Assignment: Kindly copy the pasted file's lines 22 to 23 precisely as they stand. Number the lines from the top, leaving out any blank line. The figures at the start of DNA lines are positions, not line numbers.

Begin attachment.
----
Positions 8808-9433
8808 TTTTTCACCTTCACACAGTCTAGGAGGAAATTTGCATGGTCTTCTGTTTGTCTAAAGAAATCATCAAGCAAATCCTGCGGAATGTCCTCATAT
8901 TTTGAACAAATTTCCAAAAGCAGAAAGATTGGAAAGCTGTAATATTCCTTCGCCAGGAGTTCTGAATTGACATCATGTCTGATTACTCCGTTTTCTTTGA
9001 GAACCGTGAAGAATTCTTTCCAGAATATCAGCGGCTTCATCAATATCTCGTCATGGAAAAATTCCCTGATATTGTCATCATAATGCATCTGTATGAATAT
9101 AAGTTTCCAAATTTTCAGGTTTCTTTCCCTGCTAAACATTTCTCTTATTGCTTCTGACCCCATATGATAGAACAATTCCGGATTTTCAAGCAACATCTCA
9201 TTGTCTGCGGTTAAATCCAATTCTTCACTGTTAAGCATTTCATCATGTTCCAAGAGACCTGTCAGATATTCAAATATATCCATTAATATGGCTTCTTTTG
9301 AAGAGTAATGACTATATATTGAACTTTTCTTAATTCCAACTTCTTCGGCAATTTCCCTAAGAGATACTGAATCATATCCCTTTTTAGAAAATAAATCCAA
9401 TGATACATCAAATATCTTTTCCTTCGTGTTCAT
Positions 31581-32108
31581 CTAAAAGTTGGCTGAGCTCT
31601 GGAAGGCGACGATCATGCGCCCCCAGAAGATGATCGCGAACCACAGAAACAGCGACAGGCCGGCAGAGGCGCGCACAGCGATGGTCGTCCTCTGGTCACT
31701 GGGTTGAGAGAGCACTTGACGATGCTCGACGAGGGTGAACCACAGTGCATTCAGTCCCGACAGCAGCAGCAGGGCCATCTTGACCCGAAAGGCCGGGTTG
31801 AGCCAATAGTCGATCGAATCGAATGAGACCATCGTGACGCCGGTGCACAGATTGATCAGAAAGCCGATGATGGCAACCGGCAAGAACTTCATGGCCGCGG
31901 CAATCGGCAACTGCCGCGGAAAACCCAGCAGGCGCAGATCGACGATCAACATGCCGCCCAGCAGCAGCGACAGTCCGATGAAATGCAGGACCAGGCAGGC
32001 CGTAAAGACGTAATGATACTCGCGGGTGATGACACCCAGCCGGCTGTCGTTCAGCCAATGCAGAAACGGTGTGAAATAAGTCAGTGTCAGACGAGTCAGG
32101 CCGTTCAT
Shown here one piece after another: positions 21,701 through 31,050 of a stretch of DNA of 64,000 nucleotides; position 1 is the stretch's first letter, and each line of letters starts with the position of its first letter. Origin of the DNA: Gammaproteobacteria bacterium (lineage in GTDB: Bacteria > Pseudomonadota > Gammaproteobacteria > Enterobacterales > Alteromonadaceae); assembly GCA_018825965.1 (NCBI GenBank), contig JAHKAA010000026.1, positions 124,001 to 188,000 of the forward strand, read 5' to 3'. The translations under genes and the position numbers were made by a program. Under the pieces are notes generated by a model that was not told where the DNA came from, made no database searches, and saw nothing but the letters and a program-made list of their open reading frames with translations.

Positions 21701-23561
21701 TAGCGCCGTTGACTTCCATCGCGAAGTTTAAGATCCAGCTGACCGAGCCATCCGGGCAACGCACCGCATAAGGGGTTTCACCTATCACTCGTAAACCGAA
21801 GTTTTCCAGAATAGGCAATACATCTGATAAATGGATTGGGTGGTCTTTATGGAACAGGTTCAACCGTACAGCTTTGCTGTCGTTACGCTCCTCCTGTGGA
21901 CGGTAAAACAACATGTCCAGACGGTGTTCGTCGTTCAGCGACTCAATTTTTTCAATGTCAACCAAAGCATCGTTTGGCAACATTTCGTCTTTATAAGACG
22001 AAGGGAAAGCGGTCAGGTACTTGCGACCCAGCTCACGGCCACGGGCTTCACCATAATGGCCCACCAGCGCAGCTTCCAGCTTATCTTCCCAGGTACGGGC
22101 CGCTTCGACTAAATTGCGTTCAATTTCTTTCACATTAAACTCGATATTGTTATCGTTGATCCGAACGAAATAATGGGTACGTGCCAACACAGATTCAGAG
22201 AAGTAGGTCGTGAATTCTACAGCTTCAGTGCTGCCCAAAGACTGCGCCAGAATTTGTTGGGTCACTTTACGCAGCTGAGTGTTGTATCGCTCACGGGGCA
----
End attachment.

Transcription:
22001 AAGGGAAAGCGGTCAGGTACTTGCGACCCAGCTCACGGCCACGGGCTTCACCATAATGGCCCACCAGCGCAGCTTCCAGCTTATCTTCCCAGGTACGGGC
22101 CGCTTCGACTAAATTGCGTTCAATTTCTTTCACATTAAACTCGATATTGTTATCGTTGATCCGAACGAAATAATGGGTACGTGCCAACACAGATTCAGAG